A love for animals runs in the family

Ashley Wright needs an extra hand – or maybe even two – to count all the veterinarians in her family.

By the most recent tally, there are at least a baker’s dozen, but, Wright says, a cousin or spouse could have easily been missed. Currently in her fourth and final year of Washington State University’s veterinary program, Wright will join the list this spring.

Unlike most of her peers in the class of 2024 and her family members, Wright, now 44 years old, didn’t take the traditional path of graduating with a bachelor’s degree and then jumping straight into veterinary school. 

“I turned 39 in the fall of 2017 when I started actively pursuing my prerequisites for veterinary school, and while I am surprisingly not the oldest in my class, I am one of the oldest in my class,” she said. “But you are only too old to do something when you decide you are too old to do it.”

A family history

In 1958, Ashley’s father, Roy Wright, graduated with a Doctor of Veterinary Medicine degree from WSU, although then the university was known as Washington State College. Within a handful of years, he and three of his brothers – Charles Wright (’59 DVM), Howard Wright (’52 DVM) and Jesse Bone (’50 DVM) – were all practicing veterinarians in the South Puget Sound area. The brothers opened their first clinic in Lakewood, Washington, and would add three more locations over the years.

The list only expanded from there, as Ashley’s cousins ventured into the profession. None of her three older siblings went into veterinary medicine; however, she seemed destined to follow in her father’s footsteps.

“I grew up in the vet clinic, and I fully expected to go straight through college and straight into vet school – that had been my plan from the time I was about 4 years old,” she said.

Straying from her path

That clear path, though, took a turn when Ashley’s mother unexpectedly died.

“I was 14 when she died. To be honest, that kind of derailed my life in a lot of ways,” Ashley said. “It took me a long time to find my feet. If I had gone straight to veterinary school after high school, I would have graduated about 20 years ago, give or take.” 

Instead, Ashley struggled for more than a decade to find her calling as she pursued a career in criminal justice, completed a degree in biblical studies and attended seminary school.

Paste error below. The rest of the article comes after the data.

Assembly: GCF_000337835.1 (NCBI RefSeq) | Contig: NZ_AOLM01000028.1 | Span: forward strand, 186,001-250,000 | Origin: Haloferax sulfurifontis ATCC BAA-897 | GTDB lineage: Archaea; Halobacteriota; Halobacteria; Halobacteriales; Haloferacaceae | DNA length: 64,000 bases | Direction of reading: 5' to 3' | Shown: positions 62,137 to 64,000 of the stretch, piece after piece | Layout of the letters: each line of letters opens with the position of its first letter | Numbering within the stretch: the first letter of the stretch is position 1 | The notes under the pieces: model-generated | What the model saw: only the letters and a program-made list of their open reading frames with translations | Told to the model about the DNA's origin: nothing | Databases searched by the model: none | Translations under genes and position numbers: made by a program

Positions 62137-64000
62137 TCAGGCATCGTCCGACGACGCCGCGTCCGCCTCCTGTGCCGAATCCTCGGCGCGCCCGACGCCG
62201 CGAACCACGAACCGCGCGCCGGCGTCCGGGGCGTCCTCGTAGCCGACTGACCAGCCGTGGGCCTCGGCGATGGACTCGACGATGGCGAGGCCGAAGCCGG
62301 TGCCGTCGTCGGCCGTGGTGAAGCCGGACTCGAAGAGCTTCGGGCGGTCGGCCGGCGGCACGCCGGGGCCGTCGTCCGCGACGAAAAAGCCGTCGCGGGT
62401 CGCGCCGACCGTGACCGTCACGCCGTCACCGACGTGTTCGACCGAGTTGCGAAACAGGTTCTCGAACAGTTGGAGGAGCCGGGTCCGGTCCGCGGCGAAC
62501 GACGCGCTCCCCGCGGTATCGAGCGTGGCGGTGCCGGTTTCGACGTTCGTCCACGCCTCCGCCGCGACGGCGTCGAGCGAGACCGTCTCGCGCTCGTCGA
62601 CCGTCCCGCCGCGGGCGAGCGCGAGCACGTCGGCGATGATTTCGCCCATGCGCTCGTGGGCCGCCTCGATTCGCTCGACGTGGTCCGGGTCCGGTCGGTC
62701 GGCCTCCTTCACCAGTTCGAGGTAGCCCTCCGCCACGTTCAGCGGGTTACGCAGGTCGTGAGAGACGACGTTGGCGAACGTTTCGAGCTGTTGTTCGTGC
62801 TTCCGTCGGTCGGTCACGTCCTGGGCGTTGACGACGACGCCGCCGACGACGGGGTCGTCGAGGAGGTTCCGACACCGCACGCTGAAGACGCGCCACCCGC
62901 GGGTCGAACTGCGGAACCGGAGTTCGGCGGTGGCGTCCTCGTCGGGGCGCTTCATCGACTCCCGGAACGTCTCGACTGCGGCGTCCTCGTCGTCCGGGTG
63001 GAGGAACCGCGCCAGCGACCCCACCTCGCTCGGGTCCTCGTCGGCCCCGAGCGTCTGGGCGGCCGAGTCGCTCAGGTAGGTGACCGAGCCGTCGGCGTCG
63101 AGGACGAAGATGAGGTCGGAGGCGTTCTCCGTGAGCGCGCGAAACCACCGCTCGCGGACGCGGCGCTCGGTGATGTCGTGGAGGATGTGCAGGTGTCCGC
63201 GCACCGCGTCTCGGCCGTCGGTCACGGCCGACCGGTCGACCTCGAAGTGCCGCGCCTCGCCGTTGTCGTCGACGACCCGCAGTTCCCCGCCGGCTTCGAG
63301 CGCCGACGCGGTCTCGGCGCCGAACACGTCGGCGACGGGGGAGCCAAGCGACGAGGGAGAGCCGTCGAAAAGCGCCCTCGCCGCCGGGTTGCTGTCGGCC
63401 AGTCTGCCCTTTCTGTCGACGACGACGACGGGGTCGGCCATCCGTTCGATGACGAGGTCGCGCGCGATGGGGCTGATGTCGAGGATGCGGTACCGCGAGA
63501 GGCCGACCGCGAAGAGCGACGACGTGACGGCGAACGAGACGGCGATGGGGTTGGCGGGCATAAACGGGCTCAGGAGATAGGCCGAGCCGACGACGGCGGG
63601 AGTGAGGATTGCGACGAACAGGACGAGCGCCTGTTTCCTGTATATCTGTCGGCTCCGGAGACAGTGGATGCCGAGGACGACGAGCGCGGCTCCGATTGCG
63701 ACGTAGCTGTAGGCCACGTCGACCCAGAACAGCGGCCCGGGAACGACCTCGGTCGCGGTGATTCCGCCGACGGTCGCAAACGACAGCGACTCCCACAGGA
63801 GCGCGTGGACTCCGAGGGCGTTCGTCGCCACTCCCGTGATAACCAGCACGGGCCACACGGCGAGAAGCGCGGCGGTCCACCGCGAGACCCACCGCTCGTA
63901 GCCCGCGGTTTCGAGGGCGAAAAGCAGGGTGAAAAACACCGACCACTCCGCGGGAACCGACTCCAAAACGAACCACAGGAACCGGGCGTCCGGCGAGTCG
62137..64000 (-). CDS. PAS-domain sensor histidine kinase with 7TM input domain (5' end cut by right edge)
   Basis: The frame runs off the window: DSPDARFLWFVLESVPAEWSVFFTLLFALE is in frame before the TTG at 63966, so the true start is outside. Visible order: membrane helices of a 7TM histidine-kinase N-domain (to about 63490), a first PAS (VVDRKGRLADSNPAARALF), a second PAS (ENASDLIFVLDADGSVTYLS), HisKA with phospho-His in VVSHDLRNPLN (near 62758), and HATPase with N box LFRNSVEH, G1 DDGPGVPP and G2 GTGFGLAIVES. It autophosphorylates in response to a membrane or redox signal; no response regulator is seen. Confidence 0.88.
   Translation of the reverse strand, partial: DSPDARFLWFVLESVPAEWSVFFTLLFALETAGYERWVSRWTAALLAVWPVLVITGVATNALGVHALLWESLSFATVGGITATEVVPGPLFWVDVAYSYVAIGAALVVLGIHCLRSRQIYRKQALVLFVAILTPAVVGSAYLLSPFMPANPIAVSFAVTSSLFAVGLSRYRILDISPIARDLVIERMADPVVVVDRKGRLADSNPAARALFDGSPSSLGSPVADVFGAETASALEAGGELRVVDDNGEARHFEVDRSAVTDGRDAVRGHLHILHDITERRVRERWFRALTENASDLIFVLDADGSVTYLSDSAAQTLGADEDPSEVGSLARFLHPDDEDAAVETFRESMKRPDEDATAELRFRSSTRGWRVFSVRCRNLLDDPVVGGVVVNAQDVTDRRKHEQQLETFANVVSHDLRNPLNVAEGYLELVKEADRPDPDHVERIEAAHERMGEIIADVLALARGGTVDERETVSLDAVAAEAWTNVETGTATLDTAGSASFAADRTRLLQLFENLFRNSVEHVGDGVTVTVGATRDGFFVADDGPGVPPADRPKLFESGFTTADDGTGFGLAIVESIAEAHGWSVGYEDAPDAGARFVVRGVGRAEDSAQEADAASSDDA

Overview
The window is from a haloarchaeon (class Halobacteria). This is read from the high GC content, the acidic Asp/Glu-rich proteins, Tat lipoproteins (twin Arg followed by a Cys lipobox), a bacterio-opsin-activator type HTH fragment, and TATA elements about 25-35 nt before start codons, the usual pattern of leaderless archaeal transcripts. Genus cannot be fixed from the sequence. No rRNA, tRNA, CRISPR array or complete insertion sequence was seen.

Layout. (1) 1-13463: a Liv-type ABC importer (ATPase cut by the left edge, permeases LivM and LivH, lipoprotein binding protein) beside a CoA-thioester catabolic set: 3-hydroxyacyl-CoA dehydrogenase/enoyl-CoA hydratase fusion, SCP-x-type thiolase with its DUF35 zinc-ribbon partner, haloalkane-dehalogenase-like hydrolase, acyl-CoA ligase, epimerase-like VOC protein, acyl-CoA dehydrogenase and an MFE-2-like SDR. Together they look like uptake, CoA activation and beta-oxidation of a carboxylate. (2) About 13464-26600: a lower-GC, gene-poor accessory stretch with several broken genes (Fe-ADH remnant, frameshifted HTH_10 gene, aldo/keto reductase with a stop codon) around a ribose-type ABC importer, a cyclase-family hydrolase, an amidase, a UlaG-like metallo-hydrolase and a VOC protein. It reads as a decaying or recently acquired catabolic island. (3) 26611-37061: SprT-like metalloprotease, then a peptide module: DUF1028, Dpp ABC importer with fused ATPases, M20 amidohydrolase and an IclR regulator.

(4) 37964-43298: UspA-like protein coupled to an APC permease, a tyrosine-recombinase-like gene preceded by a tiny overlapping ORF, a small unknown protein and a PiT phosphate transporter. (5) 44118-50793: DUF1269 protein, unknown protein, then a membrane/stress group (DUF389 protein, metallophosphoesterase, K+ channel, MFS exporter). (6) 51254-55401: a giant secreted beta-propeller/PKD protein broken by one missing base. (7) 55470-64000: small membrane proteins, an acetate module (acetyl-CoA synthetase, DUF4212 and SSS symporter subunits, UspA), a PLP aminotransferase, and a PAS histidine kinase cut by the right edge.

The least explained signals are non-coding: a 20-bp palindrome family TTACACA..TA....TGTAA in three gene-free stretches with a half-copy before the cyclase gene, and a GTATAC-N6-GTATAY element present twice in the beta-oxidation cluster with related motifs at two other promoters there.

Veterinary medicine, however, was in her blood, and in 2011, still unsure of her future, Ashley took over the management of her father’s clinic.

“I was working 60 hours a week and loving what I was doing,” Ashley said. “In the back of my mind, I was really wishing I’d gone to vet school years ago like I should have. But at this point, it seemed impossible.”

In 2016, her father’s clinic was destroyed in a fire. Rather than rebuilding, Roy decided it was time to retire. Now out of a job, Ashley decided to return to school – this time to become a veterinarian.

Ashley enrolled in Olympic College to complete a handful of prerequisites she lacked. She excelled in the classes and applied to begin veterinary school in 2018. Unfortunately, her first application was rejected.

“To be honest,” she said, “it felt devastating.”

Advisors at WSU suggested she enroll in additional courses to improve her resume. She took the advice and reapplied, this time successfully.

“Thankfully, I got in, and my dad was ecstatic. He has been so supportive of me – I couldn’t have done this without him,” Ashley said.

For the love of veterinary medicine

When Ashley graduates in May, she hopes to find a position at a mixed animal clinic where she can gain experience with both small and agricultural animals. Eventually, she plans to take over the last of her family’s clinics, currently run by her cousin Dr. Robert Wright (’84 DVM).

Ashley hopes her journey can serve as an inspiration for others.

“You need to believe that your dreams are possible,” she said. “My journey was not a straight road, but it made me into the person I am today, and I wouldn’t trade a single moment of it. All of the ups and downs made me a better person today so that I can be a better vet for my clients and my patients.”